Sabotage in the dental practice?
I know I’ve mentioned in previous posts that I have been trained in mediation and arbitration techniques. I felt it would be a helpful skill set for me to have. Working primarily with women in a somewhat close environment, along with all the other dynamics that come with the functionality of the average dental practice, the presence of an objective third party to help resolve conflicts has great value. Little did I know when I took the course over 20 years ago that it would have such a profound effect in coaching the practices with which I’ve been involved.
During my tenure I have experienced some trying situations; from the team member who physically attacked another team member during their morning huddle, to the front office assistant who carefully and meticulously masterminded a major mistake just to setup her co-worker.
It never ceases to amaze me when I am called in to manage some intricate booby traps or just plain sabotage issues in an attempt to possibly destroy another team member in order to settle some kind of personal vendetta, or to place oneself in a favorable light.
To be sure, these people are not criminals. They are mothers and wives who love their families, their friends, and often their patients, and wouldn’t hurt a fly. So where does this sudden surge of negative energy come from? Why would they take the time to be so malicious and downright cruel? I’ll tell you where I think it all stems from. It goes right back to that “insecure” and emotional component that I have written about a few times previously.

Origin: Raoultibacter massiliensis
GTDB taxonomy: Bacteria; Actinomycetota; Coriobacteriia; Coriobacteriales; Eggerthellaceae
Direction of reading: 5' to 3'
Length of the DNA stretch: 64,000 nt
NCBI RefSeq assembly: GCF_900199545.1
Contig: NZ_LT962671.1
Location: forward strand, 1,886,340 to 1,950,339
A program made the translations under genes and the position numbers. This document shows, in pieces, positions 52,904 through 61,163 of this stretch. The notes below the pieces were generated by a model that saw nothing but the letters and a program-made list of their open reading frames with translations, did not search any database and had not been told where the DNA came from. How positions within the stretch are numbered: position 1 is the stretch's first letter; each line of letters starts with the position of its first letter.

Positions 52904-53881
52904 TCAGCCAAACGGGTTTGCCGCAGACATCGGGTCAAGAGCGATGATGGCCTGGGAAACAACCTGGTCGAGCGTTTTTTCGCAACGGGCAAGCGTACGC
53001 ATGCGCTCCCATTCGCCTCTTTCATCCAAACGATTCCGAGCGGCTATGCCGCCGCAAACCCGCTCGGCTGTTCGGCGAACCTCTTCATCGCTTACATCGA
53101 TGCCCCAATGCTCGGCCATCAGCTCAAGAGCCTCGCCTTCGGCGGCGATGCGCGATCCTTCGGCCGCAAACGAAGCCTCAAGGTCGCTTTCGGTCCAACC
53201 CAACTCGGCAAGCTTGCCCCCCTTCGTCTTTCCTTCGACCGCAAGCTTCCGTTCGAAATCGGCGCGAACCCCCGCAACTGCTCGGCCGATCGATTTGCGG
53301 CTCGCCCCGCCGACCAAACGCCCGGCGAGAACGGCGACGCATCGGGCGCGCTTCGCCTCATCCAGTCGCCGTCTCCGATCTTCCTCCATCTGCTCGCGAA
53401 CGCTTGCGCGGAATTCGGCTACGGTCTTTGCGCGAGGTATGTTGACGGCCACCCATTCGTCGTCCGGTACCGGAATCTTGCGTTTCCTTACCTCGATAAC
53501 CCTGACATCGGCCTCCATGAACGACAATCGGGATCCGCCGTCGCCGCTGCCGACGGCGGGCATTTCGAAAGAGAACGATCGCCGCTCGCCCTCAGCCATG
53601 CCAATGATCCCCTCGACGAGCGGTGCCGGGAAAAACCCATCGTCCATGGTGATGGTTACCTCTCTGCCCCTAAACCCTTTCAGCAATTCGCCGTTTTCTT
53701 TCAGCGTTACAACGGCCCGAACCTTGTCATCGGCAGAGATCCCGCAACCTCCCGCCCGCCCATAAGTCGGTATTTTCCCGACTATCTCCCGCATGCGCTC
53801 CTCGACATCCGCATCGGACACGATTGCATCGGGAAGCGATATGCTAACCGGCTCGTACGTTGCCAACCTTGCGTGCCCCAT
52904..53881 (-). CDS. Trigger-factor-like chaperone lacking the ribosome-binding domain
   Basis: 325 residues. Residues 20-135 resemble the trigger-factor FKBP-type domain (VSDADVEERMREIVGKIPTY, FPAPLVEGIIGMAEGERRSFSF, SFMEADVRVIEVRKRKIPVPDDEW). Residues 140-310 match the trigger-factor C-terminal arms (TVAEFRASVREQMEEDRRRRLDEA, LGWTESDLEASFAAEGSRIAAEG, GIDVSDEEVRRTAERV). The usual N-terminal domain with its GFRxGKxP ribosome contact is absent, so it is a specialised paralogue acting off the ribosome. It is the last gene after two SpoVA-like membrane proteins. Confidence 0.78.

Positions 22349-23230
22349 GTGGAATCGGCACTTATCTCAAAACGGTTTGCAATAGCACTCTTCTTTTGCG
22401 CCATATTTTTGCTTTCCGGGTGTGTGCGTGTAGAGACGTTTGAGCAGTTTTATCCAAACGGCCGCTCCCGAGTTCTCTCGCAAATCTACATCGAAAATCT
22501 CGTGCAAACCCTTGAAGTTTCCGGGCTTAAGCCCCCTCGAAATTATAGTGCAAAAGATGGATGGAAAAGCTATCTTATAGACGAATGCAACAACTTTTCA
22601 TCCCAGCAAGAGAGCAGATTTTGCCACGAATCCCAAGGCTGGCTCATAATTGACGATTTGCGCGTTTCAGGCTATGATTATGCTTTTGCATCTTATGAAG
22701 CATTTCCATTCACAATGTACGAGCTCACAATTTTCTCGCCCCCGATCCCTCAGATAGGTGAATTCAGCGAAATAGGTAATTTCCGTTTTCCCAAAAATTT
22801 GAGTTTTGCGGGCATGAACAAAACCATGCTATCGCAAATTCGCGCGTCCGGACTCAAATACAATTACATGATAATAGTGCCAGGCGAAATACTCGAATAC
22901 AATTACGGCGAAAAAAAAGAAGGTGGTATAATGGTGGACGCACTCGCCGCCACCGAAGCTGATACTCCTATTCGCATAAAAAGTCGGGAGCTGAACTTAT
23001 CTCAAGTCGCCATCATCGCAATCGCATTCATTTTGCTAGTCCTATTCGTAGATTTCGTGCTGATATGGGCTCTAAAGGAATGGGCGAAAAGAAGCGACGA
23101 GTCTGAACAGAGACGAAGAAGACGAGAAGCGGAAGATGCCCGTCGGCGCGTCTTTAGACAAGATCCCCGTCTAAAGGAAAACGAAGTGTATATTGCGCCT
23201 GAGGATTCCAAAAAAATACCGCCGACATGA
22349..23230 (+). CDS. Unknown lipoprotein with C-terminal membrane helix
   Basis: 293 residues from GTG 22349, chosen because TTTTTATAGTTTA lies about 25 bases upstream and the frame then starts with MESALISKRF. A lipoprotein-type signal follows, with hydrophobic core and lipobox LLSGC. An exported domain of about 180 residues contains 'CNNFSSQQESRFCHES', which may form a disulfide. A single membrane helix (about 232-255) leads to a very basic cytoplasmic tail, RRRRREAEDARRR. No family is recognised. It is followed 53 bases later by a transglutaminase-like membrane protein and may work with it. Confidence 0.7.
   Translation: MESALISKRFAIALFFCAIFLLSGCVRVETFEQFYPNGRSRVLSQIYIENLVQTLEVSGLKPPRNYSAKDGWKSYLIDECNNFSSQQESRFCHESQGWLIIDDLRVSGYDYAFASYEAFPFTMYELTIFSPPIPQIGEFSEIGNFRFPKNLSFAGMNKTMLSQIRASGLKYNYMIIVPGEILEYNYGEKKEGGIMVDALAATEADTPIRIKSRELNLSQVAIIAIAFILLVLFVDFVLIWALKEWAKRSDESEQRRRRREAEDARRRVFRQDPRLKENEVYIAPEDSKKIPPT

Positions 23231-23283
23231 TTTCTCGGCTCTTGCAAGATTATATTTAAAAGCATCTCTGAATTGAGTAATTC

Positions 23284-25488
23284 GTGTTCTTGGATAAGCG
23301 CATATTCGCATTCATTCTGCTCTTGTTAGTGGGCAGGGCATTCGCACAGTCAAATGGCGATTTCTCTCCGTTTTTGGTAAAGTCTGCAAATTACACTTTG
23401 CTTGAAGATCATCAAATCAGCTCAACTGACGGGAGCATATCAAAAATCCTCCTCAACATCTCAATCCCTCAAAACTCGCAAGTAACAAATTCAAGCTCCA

The nurturing style tends to be prevalent in all of us in the dental profession. As caregivers we are sensitive, want to be appreciated, and hate to make mistakes or be chastised for errors made. But in some isolated instances these emotions spiral into some outlandish behavior. Hearing things like “Suzie, you are the best!” or “Mary, what would I do without you, what a wonderful assistant you are” are statements that can really motivate most team members to give their very best. Some require more positive stokes and constant appreciation than others.
Like so many things, there are different degrees. Granted, there is a lot more that goes into the mind of people that will think to go to remarkable extremes as a method of dealing with their own shortcomings. The examples I’ve mentioned are clearly over the top, but nonetheless I have been privy to many strange scenarios developing from the minds of caring assistants, hygienists and business administrators.
How do we fix this? Honestly, I think in many cases it is well beyond acceptable behavior, and could require professional help. It still does occur on somewhat innocent levels in cases where a team member simply sees the need to bring up a somewhat innocent mistake made by a fellow team member just so that “they” come up smelling like a rose.
Sounds juvenile doesn’t it? Well, it is. And much of it can be resolved if we are prepared to do some honest and serious introspection and recognize that some of our behavior is detrimental to both the team and ourselves.